On the future of computing: "All sorts of products are developing now. People are saying, 'What about networking, why can't we connect this stuff together?' What about the publication systems, like the inexpensive ones available on the Mac? And the really great ones that are available on the bigger machines, like Apollo and Sun? A few years ago, no one thought that in-house publishing was going to be a major use of computers."
On the future of computer hardware: "The personal computer of the future should be more like a notebook. I carry my notebook around and why shouldn't it be a computer? Well, that's different than the PC as we know it. Computer technology is going to be used for all sorts of new areas like that. ...One way to have a computer follow you around is to miniaturize it. Why go to all the trouble to put legs on it if we can miniaturize it to the point that we can carry it on our bodies. We're getting to the point soon where we can get a lot of computing power in a very small space."
Today: Bricklin runs a tiny company called Software Garden whose products include Note Taker for the iPad and a video, A Developer's Introduction to Copyright and Open Source, He also does consulting and speaking.
Bricklin spoke with me about software methodologies, programming career choices, and other issues.
Lammers asked many of the programmers, "What kind of training or type of thought leads to the greatest productivity in the computer field?" but for some reason didn't ask this question of Bricklin. I remedied the oversight.
In many ways, he says, their needs were different. Then, you needed experience in a variety of areas, which may not be as useful today. It certainly is good to have a varied background; as Bricklin explains, "For me it was very helpful to have a background in many different languages," since he could choose the appropriate language for the current application rather than "the one I know." Having a range, he says, keeps you from getting stuck in one system; and when new things come about, you aren't as lost.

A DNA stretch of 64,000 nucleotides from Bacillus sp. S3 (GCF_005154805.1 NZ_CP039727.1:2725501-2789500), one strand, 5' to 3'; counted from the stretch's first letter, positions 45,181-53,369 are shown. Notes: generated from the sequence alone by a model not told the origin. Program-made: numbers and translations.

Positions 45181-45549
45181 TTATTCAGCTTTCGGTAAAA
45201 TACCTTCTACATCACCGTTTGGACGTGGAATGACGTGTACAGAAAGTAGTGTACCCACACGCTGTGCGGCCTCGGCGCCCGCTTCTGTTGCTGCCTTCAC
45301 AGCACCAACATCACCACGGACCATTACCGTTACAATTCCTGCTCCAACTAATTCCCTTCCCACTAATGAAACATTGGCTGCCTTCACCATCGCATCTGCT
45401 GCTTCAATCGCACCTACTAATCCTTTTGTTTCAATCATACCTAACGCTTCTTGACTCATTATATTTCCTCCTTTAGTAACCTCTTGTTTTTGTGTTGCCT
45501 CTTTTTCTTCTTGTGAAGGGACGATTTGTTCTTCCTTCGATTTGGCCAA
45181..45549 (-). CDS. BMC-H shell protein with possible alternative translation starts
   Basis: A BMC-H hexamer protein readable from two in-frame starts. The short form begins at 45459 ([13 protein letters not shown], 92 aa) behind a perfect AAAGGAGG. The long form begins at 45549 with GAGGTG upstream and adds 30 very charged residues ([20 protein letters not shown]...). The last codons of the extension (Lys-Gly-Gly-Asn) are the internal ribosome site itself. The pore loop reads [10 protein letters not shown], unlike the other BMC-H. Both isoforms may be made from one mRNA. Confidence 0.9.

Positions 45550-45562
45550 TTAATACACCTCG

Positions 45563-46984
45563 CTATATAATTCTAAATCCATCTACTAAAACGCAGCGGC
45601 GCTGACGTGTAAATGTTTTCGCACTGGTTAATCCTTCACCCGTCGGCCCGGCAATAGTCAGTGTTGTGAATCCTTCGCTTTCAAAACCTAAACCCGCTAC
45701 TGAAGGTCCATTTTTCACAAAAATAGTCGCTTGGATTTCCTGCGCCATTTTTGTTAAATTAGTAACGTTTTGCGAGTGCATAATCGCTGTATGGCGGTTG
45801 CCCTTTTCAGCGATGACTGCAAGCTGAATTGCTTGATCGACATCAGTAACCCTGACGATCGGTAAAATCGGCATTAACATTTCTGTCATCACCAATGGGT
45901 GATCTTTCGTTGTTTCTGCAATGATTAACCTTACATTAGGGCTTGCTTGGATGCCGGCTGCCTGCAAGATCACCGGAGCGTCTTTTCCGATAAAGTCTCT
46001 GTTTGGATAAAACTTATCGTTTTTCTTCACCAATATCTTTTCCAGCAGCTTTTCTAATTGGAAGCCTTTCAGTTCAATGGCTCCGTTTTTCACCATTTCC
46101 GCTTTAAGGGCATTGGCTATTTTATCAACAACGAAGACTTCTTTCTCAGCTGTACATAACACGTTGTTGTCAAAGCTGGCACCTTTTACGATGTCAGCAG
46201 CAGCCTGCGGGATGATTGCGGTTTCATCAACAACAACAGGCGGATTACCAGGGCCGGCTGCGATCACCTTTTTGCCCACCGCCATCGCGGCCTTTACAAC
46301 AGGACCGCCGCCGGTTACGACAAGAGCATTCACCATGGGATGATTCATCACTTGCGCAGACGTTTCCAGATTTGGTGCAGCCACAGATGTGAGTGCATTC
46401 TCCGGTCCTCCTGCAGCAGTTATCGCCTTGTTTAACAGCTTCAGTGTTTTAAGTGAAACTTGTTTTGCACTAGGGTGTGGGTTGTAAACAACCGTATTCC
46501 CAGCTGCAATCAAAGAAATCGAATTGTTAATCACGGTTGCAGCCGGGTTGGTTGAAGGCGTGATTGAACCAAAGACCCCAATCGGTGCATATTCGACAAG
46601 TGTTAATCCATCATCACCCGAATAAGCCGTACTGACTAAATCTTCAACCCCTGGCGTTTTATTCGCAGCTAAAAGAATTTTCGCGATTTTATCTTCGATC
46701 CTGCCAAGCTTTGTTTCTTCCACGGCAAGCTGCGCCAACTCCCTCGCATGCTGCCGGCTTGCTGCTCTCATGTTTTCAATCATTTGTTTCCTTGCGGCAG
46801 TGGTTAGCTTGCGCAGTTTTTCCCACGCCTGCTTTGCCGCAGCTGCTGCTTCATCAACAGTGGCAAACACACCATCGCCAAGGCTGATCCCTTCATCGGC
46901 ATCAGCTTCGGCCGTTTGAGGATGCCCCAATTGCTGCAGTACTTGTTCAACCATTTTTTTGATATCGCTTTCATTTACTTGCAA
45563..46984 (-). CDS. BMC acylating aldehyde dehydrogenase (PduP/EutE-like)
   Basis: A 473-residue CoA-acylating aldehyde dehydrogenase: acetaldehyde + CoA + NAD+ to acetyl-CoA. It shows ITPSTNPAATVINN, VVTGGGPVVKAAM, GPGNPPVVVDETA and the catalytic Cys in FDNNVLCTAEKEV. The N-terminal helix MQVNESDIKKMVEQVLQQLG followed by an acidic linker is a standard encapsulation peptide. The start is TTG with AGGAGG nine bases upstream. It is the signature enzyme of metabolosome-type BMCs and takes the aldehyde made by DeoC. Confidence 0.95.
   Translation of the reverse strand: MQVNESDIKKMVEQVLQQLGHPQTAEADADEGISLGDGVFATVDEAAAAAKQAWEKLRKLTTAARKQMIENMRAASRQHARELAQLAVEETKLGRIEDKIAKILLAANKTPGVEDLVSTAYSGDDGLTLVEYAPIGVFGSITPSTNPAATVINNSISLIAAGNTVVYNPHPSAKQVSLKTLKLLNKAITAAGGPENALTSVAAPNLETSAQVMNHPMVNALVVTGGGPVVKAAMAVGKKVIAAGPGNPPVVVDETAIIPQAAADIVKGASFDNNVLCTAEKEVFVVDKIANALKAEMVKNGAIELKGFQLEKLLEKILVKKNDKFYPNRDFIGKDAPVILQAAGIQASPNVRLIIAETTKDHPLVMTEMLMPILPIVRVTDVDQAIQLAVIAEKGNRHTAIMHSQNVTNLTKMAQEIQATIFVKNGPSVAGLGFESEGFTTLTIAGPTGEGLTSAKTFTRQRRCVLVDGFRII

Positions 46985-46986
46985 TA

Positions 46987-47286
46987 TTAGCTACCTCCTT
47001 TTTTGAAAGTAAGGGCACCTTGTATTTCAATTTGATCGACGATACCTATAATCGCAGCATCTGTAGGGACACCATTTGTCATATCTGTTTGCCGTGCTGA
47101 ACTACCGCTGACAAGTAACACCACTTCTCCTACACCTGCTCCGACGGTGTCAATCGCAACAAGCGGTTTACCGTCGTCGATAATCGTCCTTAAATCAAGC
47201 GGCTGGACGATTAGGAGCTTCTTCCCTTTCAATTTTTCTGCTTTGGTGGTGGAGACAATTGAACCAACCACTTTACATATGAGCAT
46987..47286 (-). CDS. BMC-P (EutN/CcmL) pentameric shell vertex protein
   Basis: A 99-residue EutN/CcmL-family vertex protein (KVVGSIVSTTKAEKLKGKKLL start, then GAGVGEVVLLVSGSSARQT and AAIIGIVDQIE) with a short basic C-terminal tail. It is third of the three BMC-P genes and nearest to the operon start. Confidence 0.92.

But one thing is and was necessary: experience shipping a product. You should know, he says, "what it is to actually complete something and get it out the door. That's a real important thing to learn." Nothing beats the experience of shipping software, to take something from start to finish. You get feedback from users, and find out what you did right and wrong. It's even better, he says, to do this with other people, from whom you can learn "what it means to get all the pieces together of the project complete enough for you to get it out the door."
Bricklin programs much the same way he did in the 1980s. "One thing I've always done, for many years -- I know Bob Frankston did, too -- you have to figure out a path through the whole thing and implement that first," he says. And then you go back to add more. "Getting the path through is like building a scaffold. A lot more is put on [the application] before it's a real product," but you have the critical path in place. "It's always building off something that's working."
What about his premise, in 1986, that software development was inherently a "cottage industry?" That's still true, Bricklin says. "There still are small companies. And there are still small companies with leading companies in several [product] areas." The best chances for this may be the "App Store" marketplace and open source. Bricklin has some successful open source projects, and he is now in the app world. "Some of what I'm doing is like what I was doing 20 years ago," he adds.
Some products are more complex, and as a result, "The big companies do things that can only be built by a big company with many hands," he says. "That's always been the case and it looks like it is going to continue."
But individuals can still do things that are worthwhile and that they can make money on. "If we forget that we're going to lose a lot of creativity," says Bricklin.